Indian exports will fall short of the annual target of $325 billion for the current fiscal (FY'14) though it would be above last year's figure of $300.4 billion, reports quoting commerce and industry minister Anand Sharma a saying on Tuesday.
The commerce ministry expects the country's current year exports to be a little over the 2011-12 figure of around $306 billion.
In 2012-13, the country's exports declined by 1.8 per cent to $300.4, due mainly to the slowdown in global demand.
The Federation of Indian Exports Organisation (FIEO) president Rafeeq Ahmed has projected the country's exports at $312-315 billion during the current financial year.
India's merchandise exports increased by a meagre 4.79 per cent to $282.7 billion during the April-February 2013-14 period while imports into the country during the 11-month period were down 8.65 per cent at $410.86 billion, still leaving a trade deficit of $128 billion for the first 11 months of the fiscal.
"We fall short but we will do better. Definitely much better than last year and we will be bring down the trade account deficit substantially," Sharma was quoted as saying.
India saw its traditional exports slide for the first time in the last one decade. Export of gems and jewellery from the country is set to fall by 10 to 15 per cent this fiscal, mainly due to the 10 per cent import duty on gold.
While exports of polished diamond registered a 20-per cent increase from April 2013 to February 2014 year-on-year, gold jewellery export has declined by almost 45.56 per cent.
The Gems and Jewellery Export Promotion Council (GJEPC), the Indian industry's umbrella organisation, said the country exported $718.36 million worth of gold jewellery in February, which was an increase of just 1 per cent over February 2013.
The country exported $6.35 billion worth of gold jewellery in the 11 months from April 2013, down from $ 11.67 billion a year earlier.
India's engineering exports fell by over 3 per cent in February, the first time in seven months, because of steep decline in shipments to the key ASEAN markets of Singapore, Malaysia, Indonesia and Thailand with which India has entered into a Free Trade Agreement.
Engineering exports to these countries plunged sharply – by a steep 79.11 per cent to Singapore, a major member of the Association of Southeast Asian Nations; exports to Thailand were down 61 per cent; exports to Malaysia fell 70 per cent and exports to Indonesia fell 36 per cent, according to the Engineering Exporters Promotion Council (EEPC).
However, engineering exports to the US turned around from negative to a growth of 8 per cent. Cumulative April-February data for the US still remains in the negative by about 5 per cent.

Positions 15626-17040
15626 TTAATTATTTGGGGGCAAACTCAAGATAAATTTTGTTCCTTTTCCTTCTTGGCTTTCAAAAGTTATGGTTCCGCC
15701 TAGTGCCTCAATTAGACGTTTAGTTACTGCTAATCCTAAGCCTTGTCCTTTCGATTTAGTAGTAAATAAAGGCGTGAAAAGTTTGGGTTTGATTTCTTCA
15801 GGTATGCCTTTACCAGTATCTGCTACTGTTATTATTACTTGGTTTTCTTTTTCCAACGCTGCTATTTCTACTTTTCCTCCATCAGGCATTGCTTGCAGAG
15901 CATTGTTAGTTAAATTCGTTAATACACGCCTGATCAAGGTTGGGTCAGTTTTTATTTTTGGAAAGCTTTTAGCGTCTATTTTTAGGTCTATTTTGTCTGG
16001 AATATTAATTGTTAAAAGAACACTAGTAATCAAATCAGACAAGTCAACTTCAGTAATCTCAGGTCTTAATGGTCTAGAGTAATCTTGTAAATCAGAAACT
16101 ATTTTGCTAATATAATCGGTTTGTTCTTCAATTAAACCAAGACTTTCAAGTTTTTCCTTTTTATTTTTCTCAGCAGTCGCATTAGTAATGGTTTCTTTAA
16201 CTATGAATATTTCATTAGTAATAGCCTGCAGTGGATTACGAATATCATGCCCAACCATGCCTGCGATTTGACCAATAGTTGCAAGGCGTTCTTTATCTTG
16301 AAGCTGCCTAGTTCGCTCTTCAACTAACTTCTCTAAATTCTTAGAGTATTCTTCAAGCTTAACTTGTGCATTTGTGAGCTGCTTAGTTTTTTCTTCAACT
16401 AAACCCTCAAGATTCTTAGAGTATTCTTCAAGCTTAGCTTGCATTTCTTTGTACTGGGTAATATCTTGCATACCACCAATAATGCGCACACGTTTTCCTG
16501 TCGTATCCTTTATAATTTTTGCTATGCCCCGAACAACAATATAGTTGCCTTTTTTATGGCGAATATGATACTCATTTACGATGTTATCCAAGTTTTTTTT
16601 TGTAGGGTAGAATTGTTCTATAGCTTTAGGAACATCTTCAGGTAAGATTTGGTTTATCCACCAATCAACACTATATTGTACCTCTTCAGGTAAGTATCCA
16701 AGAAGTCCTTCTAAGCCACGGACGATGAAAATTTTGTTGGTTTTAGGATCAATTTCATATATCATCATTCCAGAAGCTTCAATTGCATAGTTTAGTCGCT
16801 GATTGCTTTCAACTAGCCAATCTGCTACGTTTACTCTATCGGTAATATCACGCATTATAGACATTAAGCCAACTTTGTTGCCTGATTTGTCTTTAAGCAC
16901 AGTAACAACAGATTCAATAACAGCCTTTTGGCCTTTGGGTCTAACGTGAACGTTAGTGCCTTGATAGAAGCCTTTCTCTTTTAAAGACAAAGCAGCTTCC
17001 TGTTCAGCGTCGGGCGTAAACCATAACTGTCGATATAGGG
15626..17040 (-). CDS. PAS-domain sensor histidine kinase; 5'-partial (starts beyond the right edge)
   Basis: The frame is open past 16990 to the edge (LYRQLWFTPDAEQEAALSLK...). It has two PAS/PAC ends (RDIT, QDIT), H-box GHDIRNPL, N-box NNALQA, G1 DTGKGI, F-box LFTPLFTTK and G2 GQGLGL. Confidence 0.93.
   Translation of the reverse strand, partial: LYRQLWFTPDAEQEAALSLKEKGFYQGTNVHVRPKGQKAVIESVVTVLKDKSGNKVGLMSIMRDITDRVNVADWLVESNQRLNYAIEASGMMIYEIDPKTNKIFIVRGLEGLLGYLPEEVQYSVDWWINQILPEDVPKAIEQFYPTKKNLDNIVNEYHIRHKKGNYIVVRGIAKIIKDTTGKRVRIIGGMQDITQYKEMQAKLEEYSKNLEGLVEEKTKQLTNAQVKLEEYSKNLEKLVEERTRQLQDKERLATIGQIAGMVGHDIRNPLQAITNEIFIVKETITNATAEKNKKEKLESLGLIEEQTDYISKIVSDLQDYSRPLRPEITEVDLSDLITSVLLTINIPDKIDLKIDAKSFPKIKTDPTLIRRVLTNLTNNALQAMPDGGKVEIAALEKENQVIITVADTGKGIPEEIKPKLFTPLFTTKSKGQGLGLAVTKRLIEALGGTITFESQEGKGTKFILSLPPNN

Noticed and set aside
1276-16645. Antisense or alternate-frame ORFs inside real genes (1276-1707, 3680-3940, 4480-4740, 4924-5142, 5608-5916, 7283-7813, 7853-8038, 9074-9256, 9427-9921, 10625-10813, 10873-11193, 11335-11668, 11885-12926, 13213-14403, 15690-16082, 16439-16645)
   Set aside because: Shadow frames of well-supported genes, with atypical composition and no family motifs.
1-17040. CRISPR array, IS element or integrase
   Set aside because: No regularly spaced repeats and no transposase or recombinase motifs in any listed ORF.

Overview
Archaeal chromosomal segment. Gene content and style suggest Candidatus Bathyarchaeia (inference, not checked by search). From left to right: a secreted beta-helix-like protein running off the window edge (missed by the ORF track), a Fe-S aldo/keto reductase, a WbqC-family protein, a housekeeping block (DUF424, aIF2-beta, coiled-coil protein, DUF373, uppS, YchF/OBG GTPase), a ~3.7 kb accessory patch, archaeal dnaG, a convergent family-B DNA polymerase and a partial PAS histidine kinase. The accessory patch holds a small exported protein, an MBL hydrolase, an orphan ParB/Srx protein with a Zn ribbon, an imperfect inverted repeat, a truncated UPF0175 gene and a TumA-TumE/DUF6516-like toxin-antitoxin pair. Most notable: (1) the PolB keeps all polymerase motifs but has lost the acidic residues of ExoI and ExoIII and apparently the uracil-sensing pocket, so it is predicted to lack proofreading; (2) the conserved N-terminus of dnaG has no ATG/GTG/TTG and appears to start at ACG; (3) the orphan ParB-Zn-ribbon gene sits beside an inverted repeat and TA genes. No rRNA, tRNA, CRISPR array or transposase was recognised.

While exports to the ASEAN countries dropped sharply, export data showed a sizeable improvement in shipments of key engineering products to South Korea and Japan, the two other countries with which India has entered into FTA, EEPC said.
Meanwhile, India might have suspend exports of wheat even without achieving the target of 2 million tonnes, due to fears of crop damage from the recent hailstorms across the country.
India has already accepted bids for 1.40 million tonnes of wheat exports so far this year out of the 2 million tonnes target set by the food ministry in August last year.
The government has targeted export earnings of Rs3,400 crore from wheat exports by June 2014, at an average price realisation of $300 a tonne.
Market response to India's wheat offer, including those of PEC and MMTC, however, was poor due to a price fall in global markets. India exported 4 million tonnes of wheat last year.
Meanwhile, the government's pre-election bonanza for the sugar industry has been questioned at the World Trade Organisation, making it the second farm subsidy to face global scrutiny in recent months.
Australia, Colombia, Brazil and the European Union, along with Paraguay, Thailand, El Salvador, Canada, the US, Pakistan and New Zealand have objected to India's export subsidy for sugar meant to clear a glut.
Meanwhile, the FIEO is working on a paper for the new policy which would include recommendations to increase exports.
India is exploring possibilities of entering into currency swap agreements with trade partners to shore up exports and bring down trade deficit, which is putting pressure on the rupee.